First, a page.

Best-in-Class Potential of WVE-006 for AATD
WVE-006 is a first-in-class, GalNAc-conjugated RNA editing candidate and the most advanced program currently in development using an oligonucleotide to harness an endogenous enzyme for editing. WVE-006 is designed to correct the single G-to-A base mutation in mRNA coded by the SERPINA1 Z allele, thereby enabling functional, wild-type M-AAT protein to be produced.
Data for WVE-006 highlighted today include:
- At 13 weeks in an AATD mouse model (NSG-PiZ), treatment with WVE-006 resulted in approximately 50% RNA editing of SERPINA1 transcript. Additionally in this same preclinical study:
- AAT protein levels in mice dosed with WVE-006 were approximately 7-fold greater than PBS-administered controls and well above the established protective threshold of 11 uM.
- WVE-006 led to restoration of approximately 50% wild-type M-AAT protein in serum.
- WVE-006 led to a 3-fold increase in neutrophil elastase inhibition activity, indicating the restored M-AAT protein was functional.
- An earlier lead (pre-optimization) AIMer reduced Z-AAT aggregates and inflammation in mouse livers (mouse model: huADARxSA1).
- Wave’s AATD AIMers are highly specific in vitro and in vivo based on transcriptome-wide analyses.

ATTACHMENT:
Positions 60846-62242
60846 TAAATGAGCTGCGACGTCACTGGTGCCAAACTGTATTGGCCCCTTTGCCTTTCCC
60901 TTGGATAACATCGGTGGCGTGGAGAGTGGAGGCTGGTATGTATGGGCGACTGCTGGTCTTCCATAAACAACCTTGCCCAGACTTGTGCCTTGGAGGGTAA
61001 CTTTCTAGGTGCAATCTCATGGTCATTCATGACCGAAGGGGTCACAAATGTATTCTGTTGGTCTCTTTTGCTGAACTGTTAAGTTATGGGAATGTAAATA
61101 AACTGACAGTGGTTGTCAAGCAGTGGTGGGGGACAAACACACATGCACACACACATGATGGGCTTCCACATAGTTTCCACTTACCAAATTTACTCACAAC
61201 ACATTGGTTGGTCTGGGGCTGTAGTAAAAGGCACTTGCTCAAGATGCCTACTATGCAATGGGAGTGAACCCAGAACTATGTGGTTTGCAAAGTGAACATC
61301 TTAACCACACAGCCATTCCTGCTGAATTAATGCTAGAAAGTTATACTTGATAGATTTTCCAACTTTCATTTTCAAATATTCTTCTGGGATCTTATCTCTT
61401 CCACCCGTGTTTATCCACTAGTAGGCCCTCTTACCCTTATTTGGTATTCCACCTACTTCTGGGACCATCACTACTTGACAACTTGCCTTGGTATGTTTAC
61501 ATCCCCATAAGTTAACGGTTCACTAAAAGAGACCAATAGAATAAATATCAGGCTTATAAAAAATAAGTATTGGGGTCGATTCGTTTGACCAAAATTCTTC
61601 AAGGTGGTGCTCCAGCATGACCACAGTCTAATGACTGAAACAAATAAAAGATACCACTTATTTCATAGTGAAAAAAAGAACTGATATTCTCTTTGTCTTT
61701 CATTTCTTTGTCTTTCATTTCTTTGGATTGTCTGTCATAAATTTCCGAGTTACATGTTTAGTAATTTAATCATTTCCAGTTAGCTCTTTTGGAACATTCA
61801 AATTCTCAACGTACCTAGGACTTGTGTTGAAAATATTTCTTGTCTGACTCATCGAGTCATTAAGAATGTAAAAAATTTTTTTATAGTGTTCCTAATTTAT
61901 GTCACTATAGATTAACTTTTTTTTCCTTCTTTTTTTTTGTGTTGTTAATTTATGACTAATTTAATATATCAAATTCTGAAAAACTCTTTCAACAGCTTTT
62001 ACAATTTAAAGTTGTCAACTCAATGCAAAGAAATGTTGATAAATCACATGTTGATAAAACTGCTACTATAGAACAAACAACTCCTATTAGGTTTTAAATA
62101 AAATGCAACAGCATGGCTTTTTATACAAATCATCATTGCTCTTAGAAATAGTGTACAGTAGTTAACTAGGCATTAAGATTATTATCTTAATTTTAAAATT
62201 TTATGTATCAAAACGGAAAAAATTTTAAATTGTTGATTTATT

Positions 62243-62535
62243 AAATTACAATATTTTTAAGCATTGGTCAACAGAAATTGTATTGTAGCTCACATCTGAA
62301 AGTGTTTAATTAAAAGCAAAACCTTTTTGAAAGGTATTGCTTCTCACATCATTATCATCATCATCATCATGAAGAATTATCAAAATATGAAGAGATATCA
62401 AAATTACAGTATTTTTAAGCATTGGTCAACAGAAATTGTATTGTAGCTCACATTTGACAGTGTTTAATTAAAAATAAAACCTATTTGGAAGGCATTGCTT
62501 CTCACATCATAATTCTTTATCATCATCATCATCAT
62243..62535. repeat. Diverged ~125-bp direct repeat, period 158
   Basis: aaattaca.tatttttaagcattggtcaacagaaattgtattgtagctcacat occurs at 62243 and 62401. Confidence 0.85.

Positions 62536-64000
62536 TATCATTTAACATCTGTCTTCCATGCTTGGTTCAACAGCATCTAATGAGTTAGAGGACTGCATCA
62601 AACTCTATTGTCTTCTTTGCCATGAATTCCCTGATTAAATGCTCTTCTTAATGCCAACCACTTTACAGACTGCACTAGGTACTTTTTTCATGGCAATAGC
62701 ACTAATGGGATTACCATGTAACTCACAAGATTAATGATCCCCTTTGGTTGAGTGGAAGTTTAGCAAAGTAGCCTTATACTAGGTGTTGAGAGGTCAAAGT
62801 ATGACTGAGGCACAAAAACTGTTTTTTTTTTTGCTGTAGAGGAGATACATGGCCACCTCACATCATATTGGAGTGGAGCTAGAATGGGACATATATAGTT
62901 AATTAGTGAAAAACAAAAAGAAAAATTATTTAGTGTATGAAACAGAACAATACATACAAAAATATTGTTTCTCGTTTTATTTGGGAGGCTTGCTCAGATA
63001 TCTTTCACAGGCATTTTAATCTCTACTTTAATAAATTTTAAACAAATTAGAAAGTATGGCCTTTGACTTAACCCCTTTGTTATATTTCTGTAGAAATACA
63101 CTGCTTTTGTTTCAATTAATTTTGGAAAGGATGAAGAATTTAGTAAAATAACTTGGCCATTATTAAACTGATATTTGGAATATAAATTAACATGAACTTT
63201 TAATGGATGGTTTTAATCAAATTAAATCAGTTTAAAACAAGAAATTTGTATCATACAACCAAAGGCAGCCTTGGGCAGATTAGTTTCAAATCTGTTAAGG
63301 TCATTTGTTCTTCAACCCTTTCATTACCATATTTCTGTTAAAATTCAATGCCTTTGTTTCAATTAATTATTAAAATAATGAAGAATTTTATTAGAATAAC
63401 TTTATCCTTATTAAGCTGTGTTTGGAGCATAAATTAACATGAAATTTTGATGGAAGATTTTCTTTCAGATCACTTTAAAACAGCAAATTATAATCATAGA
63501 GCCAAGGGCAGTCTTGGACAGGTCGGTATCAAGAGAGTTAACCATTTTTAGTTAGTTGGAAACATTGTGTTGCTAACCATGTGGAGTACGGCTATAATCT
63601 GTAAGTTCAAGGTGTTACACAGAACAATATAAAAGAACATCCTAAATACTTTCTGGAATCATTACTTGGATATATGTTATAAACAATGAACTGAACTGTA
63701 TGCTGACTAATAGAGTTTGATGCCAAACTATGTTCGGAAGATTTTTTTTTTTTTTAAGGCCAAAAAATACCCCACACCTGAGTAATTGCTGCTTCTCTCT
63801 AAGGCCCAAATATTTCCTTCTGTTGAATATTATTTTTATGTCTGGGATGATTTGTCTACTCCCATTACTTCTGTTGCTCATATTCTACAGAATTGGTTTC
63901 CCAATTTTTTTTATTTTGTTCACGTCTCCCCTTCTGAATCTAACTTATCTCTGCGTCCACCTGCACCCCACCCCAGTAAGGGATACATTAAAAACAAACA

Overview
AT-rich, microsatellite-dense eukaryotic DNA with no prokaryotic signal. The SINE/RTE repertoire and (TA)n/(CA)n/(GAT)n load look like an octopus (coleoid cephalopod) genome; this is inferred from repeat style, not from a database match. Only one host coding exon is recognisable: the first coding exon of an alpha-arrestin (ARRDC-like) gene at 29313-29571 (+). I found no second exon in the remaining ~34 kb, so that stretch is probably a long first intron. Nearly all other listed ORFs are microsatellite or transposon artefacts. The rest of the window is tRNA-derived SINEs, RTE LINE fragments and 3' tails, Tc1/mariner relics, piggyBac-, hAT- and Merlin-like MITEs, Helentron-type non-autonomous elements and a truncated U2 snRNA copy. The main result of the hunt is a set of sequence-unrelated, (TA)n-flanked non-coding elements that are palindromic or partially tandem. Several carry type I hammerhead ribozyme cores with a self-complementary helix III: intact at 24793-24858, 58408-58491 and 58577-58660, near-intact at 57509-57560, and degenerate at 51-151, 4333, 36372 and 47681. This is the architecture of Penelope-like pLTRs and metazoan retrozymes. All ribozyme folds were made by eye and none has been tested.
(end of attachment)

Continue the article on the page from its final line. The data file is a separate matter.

WVE-006 Advancing Toward the Clinic
IND-enabling activities for WVE-006 are underway and Wave expects to submit clinical trial applications (CTAs) for WVE-006 in 2023.
In addition, Wave announced today initial plans for the anticipated first-in-human study of WVE-006. This Phase 1/2 study would evaluate safety, pharmacokinetics, and relevant biomarkers, including serum AAT. The study, which would use Wave’s adaptive design approach, is expected to first enroll healthy volunteers to establish dose, followed by cohort expansion with Pi*ZZ patients to evaluate target engagement based on change in serum AAT levels.
Future Applications of AIMers
Wave is advancing research using AIMers for applications beyond correction of G-to-A driver mutations and today highlighted preclinical data supporting the use of AIMers to activate gene pathways and upregulate gene expression. These applications would significantly expand the universe of targets addressable with AIMers, including diseases with large patient populations. Highlights from the presentation include:
- GalNAc-AIMers can disrupt KEAP1 protein/NRF2 protein interactions, thereby enabling NRF2 downstream gene upregulation in the liver of mice.
- GalNAc-AIMers can edit RNA motifs to restore or upregulate gene expression in the liver of mice.
Wave is also advancing research using AIMers beyond hepatocytes and using free uptake instead of GalNAc conjugation. Preclinical in vivo data supports the ability to edit with systemic delivery in multiple tissues, including heart, kidney, lung, spleen, liver, white adipose tissue, and brown adipose tissue. Wave has also generated in vivo data demonstrating substantial and durable editing and supporting administration of AIMers with intrathecal or intracerebroventricular delivery in central nervous system tissues.